In addition, Denys Sakva mentioned the risks of increased labor outflows. In 2020, Germany will open its labor market for non-EU migrants, including Ukrainians. In his turn, Dmitry Churin believes the situation with Mariupol port to be risky.

“To date, Mariupol port is in a difficult situation. Due to hostilities in Donbas, the construction of the Crimean Bridge, and detentions of vessels in the Kerch Strait, the number of vessel calls has decreased almost threefold since 2014, from 1,417 in 2014 to 490 in 2018,” Dmitry Churin reminded.

Also, an increased environmental pressure on steelmaking companies cannot be disregarded. According to the estimates of GMK Center’s analysts, a possible 4-time increase in environmental tax rate could increase spending of mining & metals companies by $130 million.

According to analysts, the following impact factors will be likely positive for the mining & metals sector in 2020 (except for those opposite to the negative ones):

  • increased domestic demand for steel due to a growth in other sectors of the economy, including due to a decrease in the NBU rate and an increase in lending;
  • increase in the pace of construction, launch of new infrastructure projects;
  • better work of Ukrzaliznytsia;
  • decrease in prices for iron ore. This will help steel plants that are not vertically integrated with mining companies.

What the government needs to do

In the opinion of analysts of investment companies, the government should simply perform its direct functions and comply with the laws and guarantees provided, so that to promote the development of the mining & metals sector in the current conditions. According to Konstantin Fastovets, the parliament should not pass laws that could erode the competitiveness of Ukraine’s mining & metals sector in the global market. This refers to the draft law No. 1210 that provides for increasing fiscal pressure on the industry and does not ensure stability of the tax legislation.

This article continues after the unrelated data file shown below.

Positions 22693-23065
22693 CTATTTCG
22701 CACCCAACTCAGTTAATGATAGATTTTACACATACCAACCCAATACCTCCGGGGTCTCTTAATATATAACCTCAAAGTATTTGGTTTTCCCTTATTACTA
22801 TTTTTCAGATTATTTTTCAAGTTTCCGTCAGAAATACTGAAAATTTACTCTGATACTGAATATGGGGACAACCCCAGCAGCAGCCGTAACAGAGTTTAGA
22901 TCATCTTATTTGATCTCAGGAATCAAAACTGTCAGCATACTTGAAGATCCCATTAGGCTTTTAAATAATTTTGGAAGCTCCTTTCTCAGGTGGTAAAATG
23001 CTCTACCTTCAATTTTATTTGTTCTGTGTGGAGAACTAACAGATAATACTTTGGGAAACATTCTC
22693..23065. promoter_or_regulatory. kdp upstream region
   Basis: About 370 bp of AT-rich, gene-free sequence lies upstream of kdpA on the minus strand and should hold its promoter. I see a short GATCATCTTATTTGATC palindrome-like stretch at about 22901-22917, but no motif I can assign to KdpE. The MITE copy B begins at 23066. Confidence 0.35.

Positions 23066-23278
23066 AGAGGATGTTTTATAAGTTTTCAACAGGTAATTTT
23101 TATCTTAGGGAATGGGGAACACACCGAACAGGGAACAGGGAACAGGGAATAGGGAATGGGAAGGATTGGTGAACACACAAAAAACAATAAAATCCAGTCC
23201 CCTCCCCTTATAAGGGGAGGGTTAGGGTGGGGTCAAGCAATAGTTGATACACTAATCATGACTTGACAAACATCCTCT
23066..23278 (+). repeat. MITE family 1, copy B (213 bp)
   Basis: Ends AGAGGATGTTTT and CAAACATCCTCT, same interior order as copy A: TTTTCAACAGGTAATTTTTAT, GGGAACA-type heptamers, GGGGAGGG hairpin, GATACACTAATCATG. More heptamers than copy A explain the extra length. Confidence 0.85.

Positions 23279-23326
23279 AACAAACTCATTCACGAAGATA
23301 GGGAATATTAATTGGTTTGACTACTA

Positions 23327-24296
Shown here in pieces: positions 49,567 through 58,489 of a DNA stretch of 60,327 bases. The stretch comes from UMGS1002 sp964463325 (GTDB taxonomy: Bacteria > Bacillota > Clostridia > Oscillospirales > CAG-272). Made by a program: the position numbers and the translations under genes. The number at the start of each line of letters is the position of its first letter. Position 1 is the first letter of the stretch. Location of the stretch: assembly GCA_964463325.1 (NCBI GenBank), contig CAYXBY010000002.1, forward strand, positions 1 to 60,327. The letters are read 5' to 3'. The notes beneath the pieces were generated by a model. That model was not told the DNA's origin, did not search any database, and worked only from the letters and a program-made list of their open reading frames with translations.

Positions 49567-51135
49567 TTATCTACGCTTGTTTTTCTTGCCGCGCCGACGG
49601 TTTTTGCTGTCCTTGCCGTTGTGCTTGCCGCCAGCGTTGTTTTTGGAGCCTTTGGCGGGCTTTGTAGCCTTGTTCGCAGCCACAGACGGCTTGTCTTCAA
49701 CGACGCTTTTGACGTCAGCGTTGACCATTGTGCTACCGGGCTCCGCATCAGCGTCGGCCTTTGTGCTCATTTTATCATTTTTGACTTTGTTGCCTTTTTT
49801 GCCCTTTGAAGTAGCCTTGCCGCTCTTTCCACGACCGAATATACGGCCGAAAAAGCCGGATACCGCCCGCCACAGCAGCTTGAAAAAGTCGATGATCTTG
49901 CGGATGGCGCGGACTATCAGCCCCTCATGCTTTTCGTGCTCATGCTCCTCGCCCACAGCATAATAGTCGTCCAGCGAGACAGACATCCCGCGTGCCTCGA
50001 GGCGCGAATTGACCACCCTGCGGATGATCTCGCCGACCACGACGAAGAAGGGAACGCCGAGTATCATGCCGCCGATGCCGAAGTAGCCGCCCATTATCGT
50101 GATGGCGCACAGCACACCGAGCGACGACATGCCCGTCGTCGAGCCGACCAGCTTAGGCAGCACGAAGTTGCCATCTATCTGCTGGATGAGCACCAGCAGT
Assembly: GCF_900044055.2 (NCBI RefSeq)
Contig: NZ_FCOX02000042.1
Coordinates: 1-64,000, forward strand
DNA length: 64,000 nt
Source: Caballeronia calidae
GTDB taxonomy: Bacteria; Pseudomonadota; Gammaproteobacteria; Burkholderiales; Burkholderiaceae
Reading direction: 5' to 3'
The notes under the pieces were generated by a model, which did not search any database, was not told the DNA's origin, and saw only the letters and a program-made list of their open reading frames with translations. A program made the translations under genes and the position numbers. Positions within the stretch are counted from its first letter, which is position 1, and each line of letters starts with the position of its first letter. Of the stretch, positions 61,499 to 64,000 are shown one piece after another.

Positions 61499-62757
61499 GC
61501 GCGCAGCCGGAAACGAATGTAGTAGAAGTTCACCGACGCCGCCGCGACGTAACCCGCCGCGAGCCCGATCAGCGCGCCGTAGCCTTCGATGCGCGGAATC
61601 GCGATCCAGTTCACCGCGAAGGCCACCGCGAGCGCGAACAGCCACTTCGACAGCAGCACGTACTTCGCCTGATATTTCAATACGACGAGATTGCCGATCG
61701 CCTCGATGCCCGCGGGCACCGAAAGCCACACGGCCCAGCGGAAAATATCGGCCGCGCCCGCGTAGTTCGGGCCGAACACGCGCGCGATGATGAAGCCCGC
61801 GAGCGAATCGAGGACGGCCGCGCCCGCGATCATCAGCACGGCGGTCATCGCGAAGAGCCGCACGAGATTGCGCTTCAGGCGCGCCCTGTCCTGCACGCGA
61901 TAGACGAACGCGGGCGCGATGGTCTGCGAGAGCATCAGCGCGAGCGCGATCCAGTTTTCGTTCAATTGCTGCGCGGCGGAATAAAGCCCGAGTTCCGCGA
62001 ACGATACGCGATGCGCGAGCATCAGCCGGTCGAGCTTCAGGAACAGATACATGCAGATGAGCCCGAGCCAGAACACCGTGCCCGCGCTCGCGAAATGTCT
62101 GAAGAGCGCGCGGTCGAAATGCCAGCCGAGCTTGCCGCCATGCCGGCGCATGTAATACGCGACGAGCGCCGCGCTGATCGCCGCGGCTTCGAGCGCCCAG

“An increase in rent is an unreasonable measure amid a possible global cyclical decline in the steel industry,” Dmitry Churin explained.

In the viewpoint of Dmytro Khoroshun, it is important that the NBU continues to reduce the rate, as this could weaken the hryvnia and improve lending to the economy, which, in turn, could result in an increase in steel consumption. The mining & metals sector also needs a free electricity market where prices have recently declined. It would also be a good idea to avoid a rise in tariffs of Ukrzaliznytsia.

Optimization measures

In the difficult economic situation, mining & metals companies take various optimization measures, depending on the depth of the crisis. As a rule, the list of such measures provides for a reduction in spending.

At the first stage, one of these measures may be a temporary suspension of production (full/partial/under the pretense of repair works). As reported earlier, due to a weak steel demand, ArcelorMittal suspended some of its European assets. Similar measures were taken by Ukrainian steelmakers, Dniprovskyi Metals Plant (DCH), Dniprovskyi Iron and Steel Works (ISD), and Elektrostal (Kurakhovo).

Among optimization measures that steelmakers could take to improve their financial standing in 2020, analysts, interviewed by GMK Center, listed the following:

  • staff cuts or other forms of reducing employment (part-time, etc.);
  • freezing of investment projects and/or non-critical procurements and capital investments;
  • suspension of production (full/partial/under the pretense of repair works);
  • other optimization measures (freezing salaries, etc.).

In other words, this is a fairly standard set of measures to reduce spending, used by companies running into certain difficulties, regardless of industry.


*GMK Center gives thanks to the analysts of Ukrainian investment companies who participated in the survey:

  • Oleksandr Martynenko, Head of the Corporate Analysis Department at ICU;
  • Denys Sakva, Senior Analyst, Dragon Capital investment company;
  • Konstantin Fastovets, Head of Research at Adamant Capital;
  • Dmytro Khoroshun, analyst at Concorde Capital investment company;
  • Dmitry Churin, Head of Research at Eavex Capital.